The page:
How Preschool Helps Your Child’s Reading Success
Reading does not come naturally to every student. As with any skill, practice is crucial for success. Children who have more exposure to literacy and language will benefit based on their gained knowledge.
Do you want to enroll your child in preschool? Read on to find out how preschool could amplify your child’s ability to read and write at grade level.
Preschool Promotes Exposure to Literacy
Teachers must expose children to written language, and preschool provides the perfect opportunity. Children in preschool will see the written word posted throughout the classroom, building a sense of familiarity for students. Children will understand that letters and words send a message.
In preschool, children also learn about different literature. For instance, children learn about poetry and songs during their formative educational years.
Nursery rhymes are especially beneficial for children when they cannot read, especially because they often use familiar words and rhyming patterns to tell stories. Learning nursery rhymes may even benefit a child’s memory.
Preschool Emphasizes Story Time
Reading together is an important activity for children. Hearing a story promotes an understanding of story structure. Children who understand story structure can learn how to infer information with accuracy.
Reading aloud is one of the biggest benefits preschool can offer for children before they read. Not only do children develop an interest in literature and stories, but they also learn how to sit attentively and listen.
Story time also allows children to learn how to make predictions. Children often base predictions on previous occurrences in a story, so those with stronger comprehension skills are much more likely to make good predictions.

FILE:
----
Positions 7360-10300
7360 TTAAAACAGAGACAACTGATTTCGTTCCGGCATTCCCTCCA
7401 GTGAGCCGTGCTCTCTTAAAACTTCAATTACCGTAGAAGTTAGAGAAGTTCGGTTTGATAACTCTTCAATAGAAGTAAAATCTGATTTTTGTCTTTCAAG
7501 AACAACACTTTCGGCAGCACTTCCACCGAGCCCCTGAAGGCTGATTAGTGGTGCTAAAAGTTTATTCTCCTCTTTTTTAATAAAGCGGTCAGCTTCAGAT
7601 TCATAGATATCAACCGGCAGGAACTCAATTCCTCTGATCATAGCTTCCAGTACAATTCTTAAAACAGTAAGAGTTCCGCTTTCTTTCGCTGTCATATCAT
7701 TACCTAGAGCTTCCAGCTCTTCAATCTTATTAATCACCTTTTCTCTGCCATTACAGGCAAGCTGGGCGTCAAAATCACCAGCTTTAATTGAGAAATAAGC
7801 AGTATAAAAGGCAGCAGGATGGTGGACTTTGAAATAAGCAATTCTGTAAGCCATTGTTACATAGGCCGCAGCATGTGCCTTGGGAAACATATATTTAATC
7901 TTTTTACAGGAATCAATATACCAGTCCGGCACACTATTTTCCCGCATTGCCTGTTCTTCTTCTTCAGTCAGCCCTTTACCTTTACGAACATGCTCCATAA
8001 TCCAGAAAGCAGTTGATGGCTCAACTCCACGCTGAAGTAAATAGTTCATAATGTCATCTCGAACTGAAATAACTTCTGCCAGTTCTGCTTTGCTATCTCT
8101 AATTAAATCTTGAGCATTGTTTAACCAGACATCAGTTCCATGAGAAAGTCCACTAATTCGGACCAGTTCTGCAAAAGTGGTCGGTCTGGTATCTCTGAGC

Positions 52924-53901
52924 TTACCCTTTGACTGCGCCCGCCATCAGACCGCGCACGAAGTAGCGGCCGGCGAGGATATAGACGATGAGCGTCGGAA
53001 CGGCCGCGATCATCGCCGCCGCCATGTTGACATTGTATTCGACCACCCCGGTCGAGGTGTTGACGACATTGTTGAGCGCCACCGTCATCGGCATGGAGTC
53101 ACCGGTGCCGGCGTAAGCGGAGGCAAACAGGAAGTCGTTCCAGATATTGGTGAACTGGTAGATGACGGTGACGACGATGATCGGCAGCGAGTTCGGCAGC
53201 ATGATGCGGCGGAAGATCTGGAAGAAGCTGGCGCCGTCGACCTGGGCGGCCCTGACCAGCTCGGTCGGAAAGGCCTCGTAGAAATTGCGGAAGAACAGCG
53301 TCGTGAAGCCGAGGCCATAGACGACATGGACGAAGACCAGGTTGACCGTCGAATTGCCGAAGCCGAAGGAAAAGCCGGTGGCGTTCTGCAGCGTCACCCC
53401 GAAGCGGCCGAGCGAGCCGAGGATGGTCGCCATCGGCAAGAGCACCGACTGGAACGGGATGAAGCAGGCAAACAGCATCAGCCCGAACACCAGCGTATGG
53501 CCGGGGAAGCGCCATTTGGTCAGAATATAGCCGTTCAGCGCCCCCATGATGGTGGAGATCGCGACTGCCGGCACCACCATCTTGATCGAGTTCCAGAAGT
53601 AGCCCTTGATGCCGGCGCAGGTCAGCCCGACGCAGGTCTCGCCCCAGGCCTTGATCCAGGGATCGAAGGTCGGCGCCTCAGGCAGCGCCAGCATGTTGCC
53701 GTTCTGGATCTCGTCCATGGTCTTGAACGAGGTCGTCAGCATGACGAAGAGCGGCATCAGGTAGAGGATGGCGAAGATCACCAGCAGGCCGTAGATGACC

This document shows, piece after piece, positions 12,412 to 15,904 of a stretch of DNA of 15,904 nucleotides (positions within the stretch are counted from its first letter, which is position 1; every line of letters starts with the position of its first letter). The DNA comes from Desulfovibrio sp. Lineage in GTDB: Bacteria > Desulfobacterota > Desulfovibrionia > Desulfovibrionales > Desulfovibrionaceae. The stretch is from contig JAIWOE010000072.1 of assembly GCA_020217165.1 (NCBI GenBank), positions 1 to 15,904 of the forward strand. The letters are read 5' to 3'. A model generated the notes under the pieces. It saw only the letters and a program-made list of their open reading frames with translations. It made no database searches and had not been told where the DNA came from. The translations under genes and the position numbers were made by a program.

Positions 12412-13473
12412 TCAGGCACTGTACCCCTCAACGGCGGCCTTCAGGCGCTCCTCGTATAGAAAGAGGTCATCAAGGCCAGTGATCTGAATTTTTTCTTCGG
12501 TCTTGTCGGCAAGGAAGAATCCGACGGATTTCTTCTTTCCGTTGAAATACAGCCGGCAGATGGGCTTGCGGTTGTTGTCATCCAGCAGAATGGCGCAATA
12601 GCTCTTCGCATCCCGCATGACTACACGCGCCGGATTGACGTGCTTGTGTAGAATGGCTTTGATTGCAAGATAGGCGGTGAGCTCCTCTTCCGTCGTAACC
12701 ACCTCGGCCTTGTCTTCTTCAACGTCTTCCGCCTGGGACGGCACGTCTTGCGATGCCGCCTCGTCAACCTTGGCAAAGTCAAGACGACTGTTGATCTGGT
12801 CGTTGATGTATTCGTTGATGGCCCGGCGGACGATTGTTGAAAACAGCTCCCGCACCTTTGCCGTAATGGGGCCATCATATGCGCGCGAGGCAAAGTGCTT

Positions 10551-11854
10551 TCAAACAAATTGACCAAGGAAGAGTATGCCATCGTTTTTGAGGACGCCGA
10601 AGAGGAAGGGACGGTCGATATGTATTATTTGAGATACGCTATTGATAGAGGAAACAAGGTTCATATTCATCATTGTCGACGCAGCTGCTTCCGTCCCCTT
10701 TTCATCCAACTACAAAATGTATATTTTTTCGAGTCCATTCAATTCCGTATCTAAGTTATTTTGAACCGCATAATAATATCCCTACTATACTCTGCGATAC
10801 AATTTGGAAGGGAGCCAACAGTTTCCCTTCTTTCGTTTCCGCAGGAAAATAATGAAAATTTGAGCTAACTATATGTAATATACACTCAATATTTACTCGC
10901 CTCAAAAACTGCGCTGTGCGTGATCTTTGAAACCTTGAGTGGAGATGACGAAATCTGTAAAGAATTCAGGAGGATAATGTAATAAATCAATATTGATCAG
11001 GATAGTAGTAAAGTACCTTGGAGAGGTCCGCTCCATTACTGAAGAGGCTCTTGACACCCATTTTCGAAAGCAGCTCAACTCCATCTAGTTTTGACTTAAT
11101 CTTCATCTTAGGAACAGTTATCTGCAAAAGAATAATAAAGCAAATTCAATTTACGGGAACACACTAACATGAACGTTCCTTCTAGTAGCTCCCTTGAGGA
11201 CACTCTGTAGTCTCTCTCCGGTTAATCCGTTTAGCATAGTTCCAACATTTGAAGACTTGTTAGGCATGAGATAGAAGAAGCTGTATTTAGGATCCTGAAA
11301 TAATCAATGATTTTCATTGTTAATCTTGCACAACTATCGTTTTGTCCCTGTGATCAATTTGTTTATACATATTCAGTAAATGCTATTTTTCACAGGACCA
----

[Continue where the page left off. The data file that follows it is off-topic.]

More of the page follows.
Preschool Teaches Literary Relationships
With the help of puzzles and age-appropriate reading material, preschool students understand the relationships between letters and the sounds they make. Additionally, students learn how to recognize different letters.
Puzzles that promote learning literary relationships include small puzzles with the names of animals, household items, and other everyday objects. Children will get used to identifying a specific word with a specific item.
Puzzles that involve letter shapes are helpful for the early stages of learning too. Children will learn the names of letters and get used to their shapes and correspondence with the rest of the alphabet.
Children in preschool can also learn how to write their own letters, with either writing utensils or art materials, like foam or pipe cleaners. Even though the child may not quite understand how to use a letter, they will know the name of the letter and learn how to identify it.
Preschool Develops Writing Skills
Although children in preschool may not write just yet, students learn how to dictate stories. They create stories on their own, showing creativity and understanding of story structure. A teacher can write their words to demonstrate the story writing process.
Dramatic play also contributes to a child’s ability to tell stories and communicate clearly. Children who put on plays or even play house tell stories.
Additionally, children learn writing skills by drawing pictures. For many children, drawing their families, daily activities, and favorite things offer the best way to communicate until they can learn how to write.
Preschool Lays the Foundation for Comprehension
Preschool exposes children to age-appropriate conversations geared toward their speech and comprehension levels. Through conversation in an educational setting, children learn additional vocabulary.
Children also learn by asking and answering questions. After story time, children can often answer questions based on the story they just heard. Engagement with the story encourages a better understanding.
Advantage Learning Center offers a structured learning opportunity for children before kindergarten. Are you interested in preschool for your child? Call us today to learn more about our opportunities.